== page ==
2 October 1914|
Spandau, Berlin, Germany
|Died||3 July 1988
|Years of service||1934–1945|
|Rank||Obersturmbannführer (lieutenant colonel)|
|Unit||Leibstandarte SS Adolf Hitler; Führerbegleitkommando; 38. SS-Grenadierdivision Nibelungen|
|Commands held||38. SS-Grenadierdivision Nibelungen|
|Awards||Deutsches Kreuz in Gold
Richard Schulze (2 October 1914 in Spandau, Berlin – 3 July 1988 in Düsseldorf) was a Waffen-SS officer during World War II who reached the rank of SS-Obersturmbannführer (lieutenant colonel). During World War II, Schulze commanded the 38. SS-Grenadierdivision Nibelungen, SS-Junkerschule Bad Tölz and served as a Waffen-SS adjutant to Reichsaussenminister Joachim von Ribbentrop. He was awarded the Deutsches Kreuz in Gold and the prestigious Finnish Vapaudenristin ritarikunta.
Early life and SS service
Richard Schulze was born in Spandau, Berlin. A year after graduating from gymnasium in 1934, the 20-year-old Schulze entered the Allgemeine SS and was assigned to 6.SS-Standarte in Berlin. In November 1934, he served in the Leibstandarte SS Adolf Hitler (LSSAH), Adolf Hitler's bodyguard. Between 1935 and 1937 took various officer training courses at the SS-Junkerschule Bad Tölz, in Jüterbog and Dachau. In 1937, Richard Schulze was reassigned to the 3.SS-Totenkopf-Standarte Thüringen where he served as an adjutant to Theodor Eicke. He is pictured standing with Molotov, Ribbentrop, Stalin and Soviet Chief of Staff Shaposnikov at the signing of the Molotov-Ribbentrop Pact of 23 August 1939. Later on he worked as an adjutant at the SS-Hauptamt for August Heißmeyer and the Foreign Minister Joachim von Ribbentrop.
World War II service
From October 1939 through August 1941, he was an SS-Ordonnanz-offizier for Adolf Hitler. While serving in the role of an ordinance officer, he was also a member of the Führerbegleitkommando which provided security protection for Hitler. He was then transferred and later became the first Divisional commander of the 38. SS-Grenadierdivision Nibelungen. At that time, Schulze had been the commanding officer of the SS-Brigade Nibelungen and the Junkerschule at Bad Tölz.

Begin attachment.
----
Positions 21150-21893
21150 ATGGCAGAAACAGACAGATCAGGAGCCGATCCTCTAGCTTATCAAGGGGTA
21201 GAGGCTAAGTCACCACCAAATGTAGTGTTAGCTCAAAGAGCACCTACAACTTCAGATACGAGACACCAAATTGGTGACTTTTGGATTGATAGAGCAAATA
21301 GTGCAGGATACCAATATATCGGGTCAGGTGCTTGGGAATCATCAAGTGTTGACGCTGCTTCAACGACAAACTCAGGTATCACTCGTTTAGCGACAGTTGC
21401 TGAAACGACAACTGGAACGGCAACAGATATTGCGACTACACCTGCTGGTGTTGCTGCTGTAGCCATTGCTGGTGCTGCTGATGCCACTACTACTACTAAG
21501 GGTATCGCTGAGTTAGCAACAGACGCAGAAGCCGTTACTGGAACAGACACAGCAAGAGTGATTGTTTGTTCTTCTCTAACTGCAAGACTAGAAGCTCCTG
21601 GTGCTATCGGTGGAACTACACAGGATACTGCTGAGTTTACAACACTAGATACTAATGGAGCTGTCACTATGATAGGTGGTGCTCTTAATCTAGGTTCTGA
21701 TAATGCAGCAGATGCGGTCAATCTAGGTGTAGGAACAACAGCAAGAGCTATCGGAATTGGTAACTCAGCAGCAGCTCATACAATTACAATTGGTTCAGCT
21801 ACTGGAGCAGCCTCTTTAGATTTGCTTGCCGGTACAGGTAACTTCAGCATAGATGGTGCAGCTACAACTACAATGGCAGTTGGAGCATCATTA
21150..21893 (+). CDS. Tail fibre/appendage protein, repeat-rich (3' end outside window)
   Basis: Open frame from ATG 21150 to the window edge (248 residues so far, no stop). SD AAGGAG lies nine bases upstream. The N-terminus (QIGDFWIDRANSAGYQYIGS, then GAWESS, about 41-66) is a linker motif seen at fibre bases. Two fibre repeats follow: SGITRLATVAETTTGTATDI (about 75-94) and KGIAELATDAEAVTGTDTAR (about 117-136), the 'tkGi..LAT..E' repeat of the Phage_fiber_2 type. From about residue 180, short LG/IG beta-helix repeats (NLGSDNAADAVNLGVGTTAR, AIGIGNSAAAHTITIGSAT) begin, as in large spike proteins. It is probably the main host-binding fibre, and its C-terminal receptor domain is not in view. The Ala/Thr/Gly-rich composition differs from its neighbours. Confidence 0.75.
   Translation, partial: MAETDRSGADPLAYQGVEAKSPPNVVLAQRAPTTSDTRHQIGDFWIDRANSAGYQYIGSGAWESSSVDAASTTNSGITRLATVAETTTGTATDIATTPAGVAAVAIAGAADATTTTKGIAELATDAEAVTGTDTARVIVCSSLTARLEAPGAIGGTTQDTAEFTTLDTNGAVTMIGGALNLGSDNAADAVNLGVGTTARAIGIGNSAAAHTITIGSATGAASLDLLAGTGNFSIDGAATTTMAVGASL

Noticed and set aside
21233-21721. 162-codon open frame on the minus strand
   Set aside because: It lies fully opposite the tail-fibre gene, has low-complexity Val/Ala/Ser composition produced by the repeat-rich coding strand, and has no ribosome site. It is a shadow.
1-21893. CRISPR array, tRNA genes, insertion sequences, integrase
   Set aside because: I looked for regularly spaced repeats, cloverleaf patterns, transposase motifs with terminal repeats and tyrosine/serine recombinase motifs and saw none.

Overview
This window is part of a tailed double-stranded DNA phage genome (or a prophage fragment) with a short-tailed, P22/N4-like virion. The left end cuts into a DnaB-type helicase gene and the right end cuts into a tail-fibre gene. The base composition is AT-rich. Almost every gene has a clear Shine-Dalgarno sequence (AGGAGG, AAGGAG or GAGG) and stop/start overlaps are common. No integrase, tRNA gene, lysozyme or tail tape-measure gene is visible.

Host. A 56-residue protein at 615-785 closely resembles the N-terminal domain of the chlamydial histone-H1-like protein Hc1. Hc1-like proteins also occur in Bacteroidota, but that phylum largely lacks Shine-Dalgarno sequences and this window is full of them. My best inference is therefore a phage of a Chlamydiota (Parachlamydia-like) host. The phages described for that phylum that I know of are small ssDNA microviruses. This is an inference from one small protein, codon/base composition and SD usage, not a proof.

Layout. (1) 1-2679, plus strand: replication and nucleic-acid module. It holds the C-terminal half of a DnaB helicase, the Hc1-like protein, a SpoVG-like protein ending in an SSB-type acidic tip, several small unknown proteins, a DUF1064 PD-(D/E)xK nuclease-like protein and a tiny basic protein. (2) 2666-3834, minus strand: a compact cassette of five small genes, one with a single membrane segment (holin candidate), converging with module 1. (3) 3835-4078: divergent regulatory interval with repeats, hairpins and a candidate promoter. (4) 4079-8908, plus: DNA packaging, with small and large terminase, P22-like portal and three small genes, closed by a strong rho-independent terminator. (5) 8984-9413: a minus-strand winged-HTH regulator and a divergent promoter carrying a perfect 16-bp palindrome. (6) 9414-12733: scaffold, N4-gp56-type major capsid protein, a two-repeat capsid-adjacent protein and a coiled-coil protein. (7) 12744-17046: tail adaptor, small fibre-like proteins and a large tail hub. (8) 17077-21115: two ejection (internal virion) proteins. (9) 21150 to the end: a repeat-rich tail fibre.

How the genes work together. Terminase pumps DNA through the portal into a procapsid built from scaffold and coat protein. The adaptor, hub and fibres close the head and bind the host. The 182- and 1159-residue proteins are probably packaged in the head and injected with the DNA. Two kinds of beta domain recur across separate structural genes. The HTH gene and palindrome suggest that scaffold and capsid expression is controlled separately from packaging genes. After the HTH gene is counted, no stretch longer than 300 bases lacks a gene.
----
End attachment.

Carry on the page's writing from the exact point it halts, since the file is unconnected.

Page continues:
After the Second World War, Schulze changed his name to Richard Schulze-Kossens. He spent three years in an American internment camp and later worked as a salesman and writer. He wrote a book called Militärischer Führernachwuchs der Waffen-SS – Die Junkerschulen (1982) and was interviewed and appeared in the 26-episode television documentary, The World at War.
Summary of SS career
Dates of rank
- SS-Anwärter: 11 November 1934
- SS-Junker: 1 April 1935
- SS-Standartenjunker: 11 November 1935
- SS-Standartenoberjunker: 2 February 1936
- SS-Untersturmführer: 20 April 1936
- SS-Obersturmführer: 11 November 1936
- SS-Hauptsturmführer: 1 August 1940
- SS-Sturmbannführer: 24 February 1943
- SS-Obersturmbannführer: 11 November 1944
- Iron Cross Second (1940) and First (1940) Classes
- German Cross in Gold (1941)
- Close Combat Clasp in Bronze (1942)
- Infantry Assault Badge(1940)
- Wound Badge in Black (1941)
- Order of the Cross of Liberty 4th. Class (1942)
- SA-Sports Badge in Bronze (1937)
- Bulgarian Military Order for Bravery in War 4th Class (1st grade) – (1942)
- Hoffmann, Peter (2000) . Hitler's Personal Security: Protecting the Führer 1921-1945. New York: Da Capo Press. ISBN 978-0-30680-947-7.
- Yerger, Mark C. (1997). Allgemeine-SS: The Commands, Units and Leaders of the General SS. Schiffer Publishing Ltd. ISBN 0-7643-0145-4.
- New York Times Obituary: Monday, July 11, 1988 – http://www.nytimes.com/1988/07/11/obituaries/richard-schulze-kossens-hitler-adjutant.html
SS-Standartenführer Hans Kempin
|Commander of 38. SS-Grenadierdivision Nibelungen
April 6, 1945 – April 9, 1945
SS-Gruppenführer Heinz Lammerding